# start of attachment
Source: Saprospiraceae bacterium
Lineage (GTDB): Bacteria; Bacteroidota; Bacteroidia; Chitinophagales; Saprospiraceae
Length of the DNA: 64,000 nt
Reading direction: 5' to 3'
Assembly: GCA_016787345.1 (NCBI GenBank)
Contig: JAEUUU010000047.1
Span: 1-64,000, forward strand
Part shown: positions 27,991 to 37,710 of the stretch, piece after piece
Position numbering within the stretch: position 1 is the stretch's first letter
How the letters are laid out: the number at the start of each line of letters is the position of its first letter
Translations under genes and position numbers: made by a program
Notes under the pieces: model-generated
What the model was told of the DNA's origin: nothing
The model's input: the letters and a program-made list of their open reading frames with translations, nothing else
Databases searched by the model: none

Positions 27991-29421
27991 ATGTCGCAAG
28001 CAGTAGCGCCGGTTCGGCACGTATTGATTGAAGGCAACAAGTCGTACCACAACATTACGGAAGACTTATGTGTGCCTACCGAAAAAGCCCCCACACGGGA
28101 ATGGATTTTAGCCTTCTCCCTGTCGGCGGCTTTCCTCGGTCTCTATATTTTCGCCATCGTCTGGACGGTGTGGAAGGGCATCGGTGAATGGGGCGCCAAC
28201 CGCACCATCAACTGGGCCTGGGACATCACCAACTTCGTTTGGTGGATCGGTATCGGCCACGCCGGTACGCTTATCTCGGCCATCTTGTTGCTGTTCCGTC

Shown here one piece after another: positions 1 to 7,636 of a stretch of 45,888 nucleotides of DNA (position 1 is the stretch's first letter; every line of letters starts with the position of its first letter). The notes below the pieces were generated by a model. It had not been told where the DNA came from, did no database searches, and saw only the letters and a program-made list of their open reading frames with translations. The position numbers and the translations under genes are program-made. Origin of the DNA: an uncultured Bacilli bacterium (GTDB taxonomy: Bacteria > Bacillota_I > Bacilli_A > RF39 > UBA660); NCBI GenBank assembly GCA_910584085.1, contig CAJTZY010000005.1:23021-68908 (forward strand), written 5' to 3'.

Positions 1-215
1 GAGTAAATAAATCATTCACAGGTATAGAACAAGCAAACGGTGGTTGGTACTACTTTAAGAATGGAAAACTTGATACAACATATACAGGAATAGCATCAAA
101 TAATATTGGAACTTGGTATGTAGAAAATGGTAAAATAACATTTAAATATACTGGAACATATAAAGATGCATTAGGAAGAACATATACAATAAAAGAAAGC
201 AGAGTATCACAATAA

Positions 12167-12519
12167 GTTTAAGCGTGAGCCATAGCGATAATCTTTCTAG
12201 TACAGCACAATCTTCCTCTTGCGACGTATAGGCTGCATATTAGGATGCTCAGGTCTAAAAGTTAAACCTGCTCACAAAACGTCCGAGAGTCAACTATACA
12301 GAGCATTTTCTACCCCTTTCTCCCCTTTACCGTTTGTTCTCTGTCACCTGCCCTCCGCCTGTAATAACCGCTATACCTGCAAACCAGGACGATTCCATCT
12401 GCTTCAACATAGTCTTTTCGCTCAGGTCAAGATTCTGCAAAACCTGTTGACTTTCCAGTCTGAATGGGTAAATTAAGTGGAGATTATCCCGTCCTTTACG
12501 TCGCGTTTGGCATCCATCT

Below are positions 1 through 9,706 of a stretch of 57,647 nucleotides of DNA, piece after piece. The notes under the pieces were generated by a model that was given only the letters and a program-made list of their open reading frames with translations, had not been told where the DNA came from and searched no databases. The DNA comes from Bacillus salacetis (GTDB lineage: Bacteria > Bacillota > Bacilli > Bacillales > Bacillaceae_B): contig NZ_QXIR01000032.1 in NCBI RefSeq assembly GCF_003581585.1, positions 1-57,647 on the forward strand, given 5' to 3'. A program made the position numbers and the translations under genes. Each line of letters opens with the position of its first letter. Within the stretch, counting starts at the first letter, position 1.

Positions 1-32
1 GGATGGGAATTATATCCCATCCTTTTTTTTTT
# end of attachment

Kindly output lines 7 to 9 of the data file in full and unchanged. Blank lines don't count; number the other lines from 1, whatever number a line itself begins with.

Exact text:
Span: 1-64,000, forward strand
Part shown: positions 27,991 to 37,710 of the stretch, piece after piece
Position numbering within the stretch: position 1 is the stretch's first letter